Tuesday, December 6, 2011

Grief and Mourning - A Story

The trip to Cornwall went much better than I thought it would. My niece was brilliant in her role as Jasmine in the play, Aladin, and while I did feel weepy at the end, I really enjoyed the energy, skill and sheer fun of the show. Afterwards, I went to my sister's and spent some quality time chatting with her. We had a lot to talk about, and it felt good to talk with someone who was literally walking the same path of mourning as I was.

I am anxious to revisit our friends from the biblical book of Job. I'll share this one story and then we'll talk some more about it, probably tomorrow.

A few years ago, it was early morning and Grace was getting ready to head out to catch the school bus. We lived in a very small house, and our first floor was just one room. The television was on, set to a news channel. I was in our little kitchen making Grace's lunch while she packed her school bag. We both were half-heartedly paying attention to the television when a story from the Middle East came on. The screen showed a funeral procession, with hundreds of mourners following the upraised casket in a weeping, wailing crowd. The casket was moved awkwardly through the crowd as broken-hearted men grasped at it, pulling at their hair and face and weeping loudly.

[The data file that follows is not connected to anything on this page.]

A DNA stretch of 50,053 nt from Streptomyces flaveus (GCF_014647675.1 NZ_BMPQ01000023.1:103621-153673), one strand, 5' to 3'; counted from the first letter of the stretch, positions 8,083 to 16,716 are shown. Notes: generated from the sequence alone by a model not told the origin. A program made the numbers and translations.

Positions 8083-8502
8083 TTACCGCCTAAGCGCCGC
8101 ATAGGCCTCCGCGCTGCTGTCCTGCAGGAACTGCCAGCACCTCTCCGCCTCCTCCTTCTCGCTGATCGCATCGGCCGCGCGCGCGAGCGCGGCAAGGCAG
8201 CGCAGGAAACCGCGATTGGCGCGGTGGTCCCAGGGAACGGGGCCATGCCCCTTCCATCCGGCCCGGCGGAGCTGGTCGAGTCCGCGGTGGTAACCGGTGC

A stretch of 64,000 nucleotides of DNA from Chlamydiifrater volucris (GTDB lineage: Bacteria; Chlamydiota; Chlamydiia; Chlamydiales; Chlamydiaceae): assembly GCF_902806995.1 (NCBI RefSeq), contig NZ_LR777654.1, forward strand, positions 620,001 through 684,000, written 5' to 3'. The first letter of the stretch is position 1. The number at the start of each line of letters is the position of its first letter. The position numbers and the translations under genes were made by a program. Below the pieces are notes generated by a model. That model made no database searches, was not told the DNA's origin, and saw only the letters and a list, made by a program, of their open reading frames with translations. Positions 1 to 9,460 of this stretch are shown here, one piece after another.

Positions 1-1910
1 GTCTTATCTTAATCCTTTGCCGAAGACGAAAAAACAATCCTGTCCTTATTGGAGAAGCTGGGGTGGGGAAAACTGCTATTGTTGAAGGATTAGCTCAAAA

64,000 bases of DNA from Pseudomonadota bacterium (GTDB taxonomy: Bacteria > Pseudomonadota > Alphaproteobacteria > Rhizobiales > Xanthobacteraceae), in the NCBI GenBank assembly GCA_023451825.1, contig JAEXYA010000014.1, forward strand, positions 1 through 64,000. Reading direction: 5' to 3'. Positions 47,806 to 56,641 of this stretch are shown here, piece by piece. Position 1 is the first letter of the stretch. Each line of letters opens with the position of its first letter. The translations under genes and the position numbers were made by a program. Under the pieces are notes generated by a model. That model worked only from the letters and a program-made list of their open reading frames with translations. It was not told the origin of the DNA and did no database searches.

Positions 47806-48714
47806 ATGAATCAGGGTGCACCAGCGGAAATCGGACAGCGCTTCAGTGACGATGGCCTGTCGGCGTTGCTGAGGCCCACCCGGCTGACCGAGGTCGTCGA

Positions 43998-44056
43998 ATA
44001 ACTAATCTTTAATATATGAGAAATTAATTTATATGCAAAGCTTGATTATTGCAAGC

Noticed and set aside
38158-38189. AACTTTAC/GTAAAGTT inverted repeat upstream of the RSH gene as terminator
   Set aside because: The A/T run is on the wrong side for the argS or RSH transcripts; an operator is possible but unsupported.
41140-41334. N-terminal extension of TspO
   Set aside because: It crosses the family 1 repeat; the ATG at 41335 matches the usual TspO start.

We watched for a few moments, and then Grace made a comment, expressing outwardly exactly what I had been thinking.

"I wish we could mourn like that here."

This is something I have often thought about. There are people in my life who, if I lost them through death, would no doubt result in someone having to scrape me off of the ceiling. There are circumstances where screaming into a pillow just doesn't cut it.

The thing that really interested me about this incident is that Grace is not an overly emotionally expressive person. She has a calm nature, and is a deeply private person. Her observation wasn't a matter of personality or personal preference. She does, though, have a profound awareness of the value of people, and an understanding of the depth of pain that comes when we lose someone we love.

Her comment encouraged me to keep thinking and questioning our cultural approach to mourning.

More next time.

No comments:

My Zimbio